Congress hears you, America, and the House of Representatives just moved to top up the tank on that program. It passed a bill this afternoon to spend another $2 billion on the program. That’s on top of the $1 billion the program has already burned through.

The bill has not yet been made available to the public – it’ll show up here later.

The Senate has to act on it, of course, and Politico reports it might be a bumpy road.

And at the risk of taking even more fun out of the spending spree, here are the numbers: The original $1 billion was about $10.24 per U.S. family or $3.27 per person. That means the $2 billion in additional spending adds $20.49 per family or $6.55 per person.

Total cost of “cash for clunkers” so far: a little over $30 per family. Just under $10 per person.

The money actually comes out of a program in the Recovery Act, so it’s not new spending and you probably won’t miss it. But it’s good to have an idea what we’re talking about.

If a friend of yours gets a new car under the “cash for clunkers” program, he or she probably owes you a couple trips to the grocery store or something.

Update: The additional “Cash for Clunkers” spending bill is available and up on the site now.

The Cruelest Torture for Guantanamo Detainees

Wednesday, May 20th, 2009

The torture debate has taken a new twist. A bill introduced in Congress yesterday would subject Guantanamo detainees to one of the cruelest tortures known to man. Nobody should suffer a fate like this, but the bill does have a chance of passing.

H.R. 2503 would put Guantanamo detainees on the Department of Homeland Security’s no-fly list. It’s a form of mistreatment so ghastly, so inhuman – no one should have to suffer such a fate. Getting pulled out of line at the airport, the pat-downs, the puffer machines. Taking your shoes of so they can wand the bottoms of your feet.

H.R. 2503 is a plan so diabolical – I hadn’t imagined that Congress might do such a thing, but it just might.

Here is the current vote on H.R. 2503. Click to vote, torture others with your comments, learn more, or edit the wiki article on the bill.

Congress to TSA: No Cheating

Tuesday, May 19th, 2009

H.R. 2464, introduced yesterday, would prohibit the Transportation Security Administration from giving advance notice to security screeners when they are going to be covertly tested.

Does it need saying that tipping off screeners undermines the value of testing? Does TSA need a law to make it not do that?

Here’s the current vote on H.R. 2464. Click to vote, comment, learn more, or edit the wiki article on the bill.

Fly Senatorial Airlines – and Leave the Drinking to Us

Tuesday, March 31st, 2009

Yesterday, in his announcement about the auto industry and the ouster of GM’s CEO, President Obama said, “The United States government has no interest in running GM. We have no intention of running GM.” Sounds good.

That same day, a bill was introduced in the Senate to require air carriers to provide training for flight attendants and gate attendants regarding serving alcohol, recognizing intoxicated passengers, and dealing with disruptive passengers.

The President may think that the U.S. government can’t run the auto industry, but someone in Congress thinks the government can run the commercial air travel industry.

Here’s the current vote on S. 743. Click to vote, comment, learn more, or edit the wiki article about the bill.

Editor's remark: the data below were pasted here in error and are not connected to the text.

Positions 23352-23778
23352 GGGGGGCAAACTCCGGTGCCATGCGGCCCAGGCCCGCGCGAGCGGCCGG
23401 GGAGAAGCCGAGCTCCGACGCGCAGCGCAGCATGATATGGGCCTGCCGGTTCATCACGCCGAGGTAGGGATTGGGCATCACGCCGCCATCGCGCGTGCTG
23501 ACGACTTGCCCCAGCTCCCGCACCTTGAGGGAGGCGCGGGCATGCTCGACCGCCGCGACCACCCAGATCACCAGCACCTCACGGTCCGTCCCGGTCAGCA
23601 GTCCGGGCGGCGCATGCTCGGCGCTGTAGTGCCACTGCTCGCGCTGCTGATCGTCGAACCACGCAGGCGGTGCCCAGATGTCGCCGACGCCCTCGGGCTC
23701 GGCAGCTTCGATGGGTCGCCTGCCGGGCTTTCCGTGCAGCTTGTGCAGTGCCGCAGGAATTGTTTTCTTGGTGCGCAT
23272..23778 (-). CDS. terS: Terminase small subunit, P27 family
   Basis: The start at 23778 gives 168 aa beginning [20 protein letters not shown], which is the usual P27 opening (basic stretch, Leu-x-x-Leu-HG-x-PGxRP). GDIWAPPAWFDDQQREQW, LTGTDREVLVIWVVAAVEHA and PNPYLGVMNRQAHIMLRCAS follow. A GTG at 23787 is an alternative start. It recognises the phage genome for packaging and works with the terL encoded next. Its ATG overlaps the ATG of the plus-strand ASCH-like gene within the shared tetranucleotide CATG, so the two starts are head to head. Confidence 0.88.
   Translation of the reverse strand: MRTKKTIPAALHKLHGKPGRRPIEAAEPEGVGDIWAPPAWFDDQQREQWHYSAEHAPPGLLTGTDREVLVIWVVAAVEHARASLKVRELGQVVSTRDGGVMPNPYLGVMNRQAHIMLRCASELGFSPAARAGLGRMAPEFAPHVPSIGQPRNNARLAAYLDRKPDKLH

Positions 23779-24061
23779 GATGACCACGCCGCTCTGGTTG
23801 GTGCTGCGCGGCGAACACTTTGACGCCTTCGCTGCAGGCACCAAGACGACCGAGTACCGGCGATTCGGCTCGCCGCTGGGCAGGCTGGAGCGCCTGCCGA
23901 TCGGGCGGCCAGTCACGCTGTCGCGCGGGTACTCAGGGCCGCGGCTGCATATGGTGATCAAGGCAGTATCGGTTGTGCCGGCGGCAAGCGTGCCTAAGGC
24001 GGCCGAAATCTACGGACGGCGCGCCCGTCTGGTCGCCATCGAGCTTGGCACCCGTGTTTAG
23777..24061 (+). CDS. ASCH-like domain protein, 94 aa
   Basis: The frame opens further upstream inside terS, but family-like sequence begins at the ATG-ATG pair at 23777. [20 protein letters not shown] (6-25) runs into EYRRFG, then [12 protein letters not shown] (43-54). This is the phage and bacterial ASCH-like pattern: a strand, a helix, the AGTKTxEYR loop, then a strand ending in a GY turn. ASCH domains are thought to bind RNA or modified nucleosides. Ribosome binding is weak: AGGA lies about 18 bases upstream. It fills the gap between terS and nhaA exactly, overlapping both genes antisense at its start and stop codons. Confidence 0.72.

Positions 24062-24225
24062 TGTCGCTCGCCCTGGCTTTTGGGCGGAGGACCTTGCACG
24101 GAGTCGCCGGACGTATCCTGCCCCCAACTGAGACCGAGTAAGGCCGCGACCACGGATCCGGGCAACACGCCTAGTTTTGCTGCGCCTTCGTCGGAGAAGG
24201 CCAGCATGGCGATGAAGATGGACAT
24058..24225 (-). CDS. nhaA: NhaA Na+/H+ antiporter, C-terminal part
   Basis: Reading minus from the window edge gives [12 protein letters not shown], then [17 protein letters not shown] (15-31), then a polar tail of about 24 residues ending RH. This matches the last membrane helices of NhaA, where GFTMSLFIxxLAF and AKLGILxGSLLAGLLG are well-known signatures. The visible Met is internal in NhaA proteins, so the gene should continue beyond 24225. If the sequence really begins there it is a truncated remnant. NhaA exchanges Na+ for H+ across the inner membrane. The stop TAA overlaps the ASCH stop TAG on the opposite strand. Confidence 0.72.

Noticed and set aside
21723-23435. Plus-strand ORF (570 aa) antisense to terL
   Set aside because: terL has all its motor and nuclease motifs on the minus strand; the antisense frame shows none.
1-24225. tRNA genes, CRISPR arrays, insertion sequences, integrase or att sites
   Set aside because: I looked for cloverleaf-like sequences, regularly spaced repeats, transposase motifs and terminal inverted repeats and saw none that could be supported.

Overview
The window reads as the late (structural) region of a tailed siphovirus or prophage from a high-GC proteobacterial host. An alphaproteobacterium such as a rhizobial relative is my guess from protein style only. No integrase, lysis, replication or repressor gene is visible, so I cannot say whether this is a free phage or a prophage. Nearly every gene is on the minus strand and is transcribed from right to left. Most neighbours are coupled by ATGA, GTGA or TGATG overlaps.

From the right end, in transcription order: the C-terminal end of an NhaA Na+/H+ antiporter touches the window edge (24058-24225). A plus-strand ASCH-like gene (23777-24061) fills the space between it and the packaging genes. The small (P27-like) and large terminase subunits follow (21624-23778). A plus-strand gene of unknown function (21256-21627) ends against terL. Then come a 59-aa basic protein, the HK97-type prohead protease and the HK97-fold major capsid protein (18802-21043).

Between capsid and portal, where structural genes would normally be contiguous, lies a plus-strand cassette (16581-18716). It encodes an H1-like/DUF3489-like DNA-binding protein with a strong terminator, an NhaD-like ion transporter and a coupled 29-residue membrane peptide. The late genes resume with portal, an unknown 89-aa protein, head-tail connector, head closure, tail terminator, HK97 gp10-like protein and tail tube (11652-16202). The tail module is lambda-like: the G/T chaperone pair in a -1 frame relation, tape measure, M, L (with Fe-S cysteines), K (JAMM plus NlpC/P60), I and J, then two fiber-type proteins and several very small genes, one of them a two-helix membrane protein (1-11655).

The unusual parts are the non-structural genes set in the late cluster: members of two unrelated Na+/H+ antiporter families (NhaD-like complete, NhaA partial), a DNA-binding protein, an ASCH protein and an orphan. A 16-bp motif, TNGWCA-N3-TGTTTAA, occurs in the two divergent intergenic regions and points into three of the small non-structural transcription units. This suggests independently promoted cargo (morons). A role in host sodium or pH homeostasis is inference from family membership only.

Federally Funded Highways – Tolls or No Tolls?

Monday, February 16th, 2009

Should some federally funded highways be exempted from the collection of tolls? Someone in Congress thinks so.

It seems like tolls are a good way to help see that the people who actually drive on them pay the cost of roads, but there may be good arguments for having no tolls, at least in some places. What are the arguments on either side? Of course, nobody likes to pay tolls, but the roads have to be paid for somehow.

Here’s the current vote on H.R. H.R. 1071, which would prohibit the imposition and collection of tolls on certain highways constructed using Federal funds. Click to vote, comment, learn more, or edit the wiki article about the bill.

An Economic Recovery Plan – But What’s the Price Tag?

Sunday, December 7th, 2008

President-Elect Obama began to sketch his economic recovery plan in his weekly address yesterday. It’s long on spending but short on price tag.

The items he features in the talk include energy, roads and bridges, schools, broadband, and electronic medical records.

Of the items on the list, the energy idea seems to hold the most promise. Says the President-Elect: “[W]e will launch a massive effort to make public buildings more energy-efficient. Our government now pays the highest energy bill in the world. . . . We need to upgrade our federal buildings by replacing old heating systems and installing efficient light bulbs. That won’t just save you, the American taxpayer, billions of dollars each year. It will put people back to work.”

Any government spending “puts people back to work,” of course, but the tax dollars or debt “take people out of work” sooner or later. The trick is to do a better job with the money than people would do investing, spending, or saving their own money, so what’s taken out of the economy more than makes up for itself. Not easily done.

But bringing energy efficiency to the government could lower the price of energy across the board for a long time to come, and it could give consumers and producers a little more breathing room with some truly beneficial effects. It’s the most plausible part of the plan to me, but one can never be sure.

What one can be sure of at this point is that we don’t know how much spending the President-Elect proposes. That’s pretty important to know.

Incidentally, the Obama transition is asking you to share your thoughts.